Luminescence is the emission of light by a substance. It occurs when an electron returns to the electronic ground state from an excited state and loses it's excess energy as a photon.
Luminescence spectroscopy is a collective name given to three related spectroscopic techniques. They are;
| Singlet state: All electrons
in the molecule are spin-paired
Triplet state: One set of electron spins is unpaired
Absorption of UV radiation by a molecule excites it from a vibrational level in the electronic ground state to one of the many vibrational levels in the electronic excited state. This excited state is usually the first excited singlet state. A molecule in a high vibrational level of the excited state will quickly fall to the lowest vibrational level of this state by losing energy to other molecules through collision. The molecule will also partition the excess energy to other possible modes of vibration and rotation. Fluorescence occurs when the molecule returns to the electronic ground state, from the excited singlet state, by emission of a photon. If a molecule which absorbs UV radiation does not fluoresce it means that it must have lost its energy some other way. These processes are called radiationless transfer of energy. Have a look at this diagram:
Intra-molecular redistribution of energy between possible electronic and
The molecule returns to the electronic ground state.The excess energy is converted to vibrational energy (internal conversion), and so the molecule is placed in an extremely high vibrational level of the electronic ground state. This excess vibrational energy is lost by collision with other molecules (vibrational relaxation). The conversion of electronic energy to vibrational energy is helped if the molecule is "loose and floppy", because it can reorient itself in ways which aid the internal transfer of energy.
A combination of intra- and inter-molecular energy redistribution
The spin of an excited electron can be reversed, leaving the molecule in an excited triplet state; this is called intersystem crossing. The triplet state is of a lower electronic energy than the excited singlet state. The probability of this happening is increased if the vibrational levels of these two states overlap. For example, the lowest singlet vibrational level can overlap one of the higher vibrational levels of the triplet state. A molecule in a high vibrational level of the excited triplet state can lose energy in collision with solvent molecules, leaving it at the lowest vibrational level of the triplet state. It can then undergo a second intersystem crossing to a high vibrational level of the electronic ground state. Finally, the molecule returns to the lowest vibrational level of the electronic ground state by vibrational relaxation.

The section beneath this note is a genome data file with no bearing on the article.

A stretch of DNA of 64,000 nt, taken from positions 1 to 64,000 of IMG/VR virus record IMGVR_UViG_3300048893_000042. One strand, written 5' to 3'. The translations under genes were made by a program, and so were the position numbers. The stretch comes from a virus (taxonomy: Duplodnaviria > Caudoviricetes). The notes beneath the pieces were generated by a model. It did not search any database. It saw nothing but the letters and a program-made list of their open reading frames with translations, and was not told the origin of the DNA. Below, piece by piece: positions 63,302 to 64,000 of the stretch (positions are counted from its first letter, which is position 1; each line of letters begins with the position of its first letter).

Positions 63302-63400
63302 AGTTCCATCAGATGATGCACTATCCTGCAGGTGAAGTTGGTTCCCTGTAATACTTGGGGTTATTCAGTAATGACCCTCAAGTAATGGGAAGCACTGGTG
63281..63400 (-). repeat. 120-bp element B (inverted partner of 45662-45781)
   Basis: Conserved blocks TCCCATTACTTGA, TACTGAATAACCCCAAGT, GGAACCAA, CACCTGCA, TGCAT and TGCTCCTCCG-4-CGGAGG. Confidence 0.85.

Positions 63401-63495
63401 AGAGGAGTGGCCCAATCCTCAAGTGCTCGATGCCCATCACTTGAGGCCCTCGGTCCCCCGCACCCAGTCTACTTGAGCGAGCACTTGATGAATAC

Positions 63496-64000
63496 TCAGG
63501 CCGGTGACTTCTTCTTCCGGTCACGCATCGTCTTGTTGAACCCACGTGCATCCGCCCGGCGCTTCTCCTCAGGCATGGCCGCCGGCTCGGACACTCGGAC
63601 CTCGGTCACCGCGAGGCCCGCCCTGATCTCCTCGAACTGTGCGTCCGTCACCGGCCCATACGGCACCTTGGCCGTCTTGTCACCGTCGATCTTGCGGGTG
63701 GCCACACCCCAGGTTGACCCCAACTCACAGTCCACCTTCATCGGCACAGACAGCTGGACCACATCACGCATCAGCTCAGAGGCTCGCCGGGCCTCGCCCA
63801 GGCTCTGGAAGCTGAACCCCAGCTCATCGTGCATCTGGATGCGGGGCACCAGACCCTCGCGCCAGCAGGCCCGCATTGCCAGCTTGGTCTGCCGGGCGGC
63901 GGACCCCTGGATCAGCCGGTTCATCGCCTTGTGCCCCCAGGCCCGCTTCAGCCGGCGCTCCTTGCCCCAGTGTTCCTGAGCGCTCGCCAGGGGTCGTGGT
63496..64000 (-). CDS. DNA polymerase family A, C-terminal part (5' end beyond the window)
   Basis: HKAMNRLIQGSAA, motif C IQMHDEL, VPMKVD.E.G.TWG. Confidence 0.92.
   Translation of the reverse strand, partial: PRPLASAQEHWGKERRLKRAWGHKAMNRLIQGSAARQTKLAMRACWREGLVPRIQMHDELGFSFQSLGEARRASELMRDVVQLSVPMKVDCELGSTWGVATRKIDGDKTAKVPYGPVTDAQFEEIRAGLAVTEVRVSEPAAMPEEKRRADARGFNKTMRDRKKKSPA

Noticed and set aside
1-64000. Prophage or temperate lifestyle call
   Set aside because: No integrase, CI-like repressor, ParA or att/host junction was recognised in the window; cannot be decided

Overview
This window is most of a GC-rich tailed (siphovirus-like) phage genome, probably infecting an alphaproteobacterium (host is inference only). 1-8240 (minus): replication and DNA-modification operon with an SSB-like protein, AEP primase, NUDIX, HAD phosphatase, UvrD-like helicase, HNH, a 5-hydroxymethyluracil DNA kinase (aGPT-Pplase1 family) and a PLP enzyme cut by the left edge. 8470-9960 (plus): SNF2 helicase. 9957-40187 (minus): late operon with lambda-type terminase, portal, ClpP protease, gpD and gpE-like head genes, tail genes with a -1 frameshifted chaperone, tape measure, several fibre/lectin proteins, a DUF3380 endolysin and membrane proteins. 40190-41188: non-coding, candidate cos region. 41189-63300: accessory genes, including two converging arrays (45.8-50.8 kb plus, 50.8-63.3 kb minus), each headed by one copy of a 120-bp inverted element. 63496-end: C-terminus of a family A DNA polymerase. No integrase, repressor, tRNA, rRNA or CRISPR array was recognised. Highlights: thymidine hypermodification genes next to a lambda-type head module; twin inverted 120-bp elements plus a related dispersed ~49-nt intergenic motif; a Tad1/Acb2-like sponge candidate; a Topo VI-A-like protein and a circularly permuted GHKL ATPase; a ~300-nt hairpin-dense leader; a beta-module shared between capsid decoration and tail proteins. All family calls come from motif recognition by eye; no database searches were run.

A molecule in the excited triplet state may not always use intersystem crossing to return to the ground state. It could lose energy by emission of a photon. A triplet/singlet transition is much less probable than a singlet/singlet transition. The lifetime of the excited triplet state can be up to 10 seconds, in comparison with 10-5 s to 10-8 s average lifetime of an excited singlet state. Emission from triplet/singlet transitions can continue after initial irradiation. Internal conversion and other radiationless transfers of energy compete so successfully with phosphorescence that it is usually seen only at low temperatures or in highly viscous media.
Chemiluminescence occurs when a chemical reaction produces an electronically excited species which emits a photon in order to reach the ground state. These sort of reactions can be encountered in biological systems; the effect is then known as bioluminescence. The number of chemical reactions which produce chemiluminescence is small. However, some of the compounds which do react to produce this phenomenon are environmentally significant.
A good example of chemiluminescence is the determination of nitric oxide:
NO + O3 ® NO2* + O2
NO2* ® NO2 + hv (l = 600 - 2800 nm)
The following graph shows the spectral distribution of radiation emitted by the above reaction:
You should understand the processes of fluorescence and phosphorescence, and which properties of a molecule make it likely to be photoluminescent.You should also be aware of the various ways in which an excited molecule can return to the ground state without emission of radiation.
Why is chemiluminescence spectroscopy a highly selective, sensitive and simple
Hints: How common are chemiluminescent reactions? Is the emitted radiation measured against a noisy background?